When it comes to energy efficiency, windows are frequently the determining factor when selling a home or remodeling an existing one. Depending on the time of year, about 25-30% of heating and cooling energy can get lost either through heat gain or heat loss, according to the U.S. Department of Energy’s Office of Energy Efficiency and Renewable Energy.
Many homeowners worry about the looming costs, but new windows could eventually end up paying for themselves in energy savings.
— What are energy-efficient windows?
— Performance evaluation of energy-efficient windows.
— How much do energy-efficient windows cost?
— Energy bill savings.
— Are energy-efficient windows worth it?
What Are Energy-Efficient Windows?
Any part of a window’s construction, from the glass to the frames, can impact its thermal efficiency. The installation, in addition to the makeup, might significantly boost performance or drastically reduce its capability.
“Energy-efficient windows, such as double or triple-pane windows, provide increased insulation compared to single-pane windows and can help lower your energy usage,” says Rupa Mehta, home expert at home services company Angi.
Energy-efficient windows were designed to prevent your home’s warmed or cooled air from escaping by increasing insulation and reducing energy use, depending on the windows you had before upgrading. They also reduce the amount of work your HVAC system has to do to keep your home at a comfortable temperature, Mehta adds.
To help consumers and businesses choose between energy-efficient windows, the U.S. Environmental Protection Agency and the Department of Energy developed a set of standards for windows called Energy Star. Energy Star reports that in 2020, products carrying the rating helped Americans reduce energy costs by $42 billion.
Performance Evaluation of Energy-Efficient Windows
When it comes to evaluating the efficiency of energy-saving windows, five criteria are used:
— U-Factor. This is the amount of non-solar heat that can transfer from outside to inside. The lower the U-factor, the better insulated the windows.
— Solar Heat Gain Coefficient. The SHGC shows how well the window blocks heat. The lower the SHGC, the higher the blockage.
— Air Leakage. This measures airflow via the window joints. A lower AL means there’s less air leakage from the window.
— Visible Transmittance. VT measures the light let through the window. The higher the VT, the higher the light transmission.
— Condensation Resistance. A window with a higher CR rating is more resistant to condensation.
In addition, the quality of the installation makes a significant impact on the effectiveness of the windows, which means that they are only a worthwhile investment if done well.
How Much Do Energy-Efficient Windows Cost?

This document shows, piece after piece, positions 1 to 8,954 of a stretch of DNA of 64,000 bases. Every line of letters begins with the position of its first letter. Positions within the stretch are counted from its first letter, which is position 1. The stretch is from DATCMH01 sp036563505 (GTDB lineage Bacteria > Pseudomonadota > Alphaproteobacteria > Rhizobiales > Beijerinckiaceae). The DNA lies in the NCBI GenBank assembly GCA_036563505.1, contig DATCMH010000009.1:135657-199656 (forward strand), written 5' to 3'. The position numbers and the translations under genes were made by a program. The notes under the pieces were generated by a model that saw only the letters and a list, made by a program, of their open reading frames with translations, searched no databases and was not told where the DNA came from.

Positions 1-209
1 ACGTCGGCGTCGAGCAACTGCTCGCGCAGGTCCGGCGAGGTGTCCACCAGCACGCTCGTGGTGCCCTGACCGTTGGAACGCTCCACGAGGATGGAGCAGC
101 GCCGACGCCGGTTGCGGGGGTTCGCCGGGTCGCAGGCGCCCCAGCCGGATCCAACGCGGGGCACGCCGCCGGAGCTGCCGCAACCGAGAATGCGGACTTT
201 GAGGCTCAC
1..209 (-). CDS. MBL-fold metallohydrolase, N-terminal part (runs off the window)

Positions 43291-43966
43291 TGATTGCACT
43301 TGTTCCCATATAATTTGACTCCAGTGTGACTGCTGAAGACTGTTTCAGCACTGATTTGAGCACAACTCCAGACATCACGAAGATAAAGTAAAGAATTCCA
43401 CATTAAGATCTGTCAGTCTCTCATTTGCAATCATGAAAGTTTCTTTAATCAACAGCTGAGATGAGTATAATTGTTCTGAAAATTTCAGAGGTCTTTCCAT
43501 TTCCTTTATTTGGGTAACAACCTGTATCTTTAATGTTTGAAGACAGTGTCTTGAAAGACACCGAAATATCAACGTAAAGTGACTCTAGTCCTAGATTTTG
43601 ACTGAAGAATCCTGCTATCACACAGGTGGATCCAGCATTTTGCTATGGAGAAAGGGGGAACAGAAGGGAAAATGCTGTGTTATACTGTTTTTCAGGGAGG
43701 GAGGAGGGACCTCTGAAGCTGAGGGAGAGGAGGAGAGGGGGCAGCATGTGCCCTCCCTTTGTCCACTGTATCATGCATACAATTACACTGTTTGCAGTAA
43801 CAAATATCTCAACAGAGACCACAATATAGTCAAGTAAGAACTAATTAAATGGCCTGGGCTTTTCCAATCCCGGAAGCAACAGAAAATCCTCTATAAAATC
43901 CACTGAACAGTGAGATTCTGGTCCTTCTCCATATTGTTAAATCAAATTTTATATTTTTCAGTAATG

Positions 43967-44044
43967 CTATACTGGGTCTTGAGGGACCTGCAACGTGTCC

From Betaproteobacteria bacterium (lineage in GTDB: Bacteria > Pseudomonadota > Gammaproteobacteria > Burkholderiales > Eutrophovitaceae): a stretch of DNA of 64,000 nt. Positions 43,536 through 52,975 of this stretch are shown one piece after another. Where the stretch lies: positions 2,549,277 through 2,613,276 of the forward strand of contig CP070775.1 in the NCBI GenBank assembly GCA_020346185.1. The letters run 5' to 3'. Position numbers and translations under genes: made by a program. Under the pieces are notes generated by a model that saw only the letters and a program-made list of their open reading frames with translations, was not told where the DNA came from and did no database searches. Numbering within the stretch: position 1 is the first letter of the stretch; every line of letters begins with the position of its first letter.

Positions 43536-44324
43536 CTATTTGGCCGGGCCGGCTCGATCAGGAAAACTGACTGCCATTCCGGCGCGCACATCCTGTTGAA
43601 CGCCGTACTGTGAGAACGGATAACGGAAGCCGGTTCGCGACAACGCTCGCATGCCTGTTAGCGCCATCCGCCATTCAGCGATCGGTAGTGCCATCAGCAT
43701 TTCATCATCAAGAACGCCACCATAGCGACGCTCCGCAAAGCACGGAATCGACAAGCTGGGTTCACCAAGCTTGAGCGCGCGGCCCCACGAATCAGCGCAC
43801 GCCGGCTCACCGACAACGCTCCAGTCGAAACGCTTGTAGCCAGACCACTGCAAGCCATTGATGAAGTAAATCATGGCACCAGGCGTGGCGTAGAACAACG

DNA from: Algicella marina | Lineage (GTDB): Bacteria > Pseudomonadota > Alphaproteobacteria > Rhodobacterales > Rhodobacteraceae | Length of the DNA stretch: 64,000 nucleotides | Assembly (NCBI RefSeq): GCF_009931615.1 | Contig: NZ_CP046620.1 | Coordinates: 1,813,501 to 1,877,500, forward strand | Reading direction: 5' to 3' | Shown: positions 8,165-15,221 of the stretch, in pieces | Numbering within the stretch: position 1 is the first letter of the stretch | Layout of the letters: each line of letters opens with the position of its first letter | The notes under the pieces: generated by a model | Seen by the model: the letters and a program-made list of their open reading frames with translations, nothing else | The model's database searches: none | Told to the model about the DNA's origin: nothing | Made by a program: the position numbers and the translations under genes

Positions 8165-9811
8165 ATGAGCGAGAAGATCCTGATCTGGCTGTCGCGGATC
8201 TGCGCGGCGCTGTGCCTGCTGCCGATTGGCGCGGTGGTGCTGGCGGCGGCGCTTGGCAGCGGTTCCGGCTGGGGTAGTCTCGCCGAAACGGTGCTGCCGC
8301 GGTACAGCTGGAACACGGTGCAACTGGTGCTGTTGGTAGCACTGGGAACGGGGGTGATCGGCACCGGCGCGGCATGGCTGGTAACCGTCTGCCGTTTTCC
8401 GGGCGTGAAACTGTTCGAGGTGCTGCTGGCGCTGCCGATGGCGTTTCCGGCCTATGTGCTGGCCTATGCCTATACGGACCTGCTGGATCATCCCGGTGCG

According to Mehta, energy-efficient windows cost between $300 and $1,000 per window while traditional windows typically cost between $180 and $410 per window.
“The exact cost will depend on the size of the window, type of glass and whether or not you add upgrades like reflective coatings,” Mehta says. “Energy-efficient windows may come with a high price tag, but they also have a high return on investment at 68%.”
Labor can cost between $30 to $50 per hour, according to HomeAdvisor, but most contractors will bid at a flat rate with labor included. A basic project can take under two hours per window while complex projects, custom work and older homes may require up to six hours per windows.
A local window installer may be able to assist you with your window installation within your budget and some manufacturers may include installs and give warranties on their work.
Energy Bill Savings
The DOE compared the annual energy consumption and the annual cost of Energy Star-rated windows and less efficient models, and found significant variations. Less efficient windows double the annual energy expenditure per square foot compared to Energy Star-certified windows.
Comparing yearly energy usage (kilo-British thermal unit per square foot), they found that the least efficient windows used 174 kBtu per square foot, while those certified by Energy Star used only 137 kBtu per square foot — showing long-term savings in utility bills and a dramatic decrease in energy use.
“Energy-efficient windows can help you save an average of 12% on your energy bills. This means you’ll save between $100 and $600 per year on your utility bills,” Mehta says. “Your exact savings will depend on your climate and how many windows you have.”
When shopping for energy-efficient windows, an important factor to keep in mind is the climate.
The best option in one area, like Florida, may not be the best option in another, like Maine. This will also affect the amount you will ultimately be able to save.
Are Energy-Efficient Windows Worth It?
“Energy-efficient windows can help you save money, lower your carbon footprint, extend the life of your HVAC system and reduce noise in your home,” Mehta says. But how much you can potentially save depends on where you live and the type of windows you’re replacing.
For example, single-pane windows in rotted wood frames can be replaced with Energy Star-certified double-paned windows and new frames, which can significantly reduce monthly power costs. If you currently have double-pane windows with frames in good condition and switch to Energy Star models, you won’t see as much of a difference.
Mehta advises that if you’re on the fence, you can call a contractor you trust and ask them if energy-efficient windows would be a good addition to your home.
More from U.S. News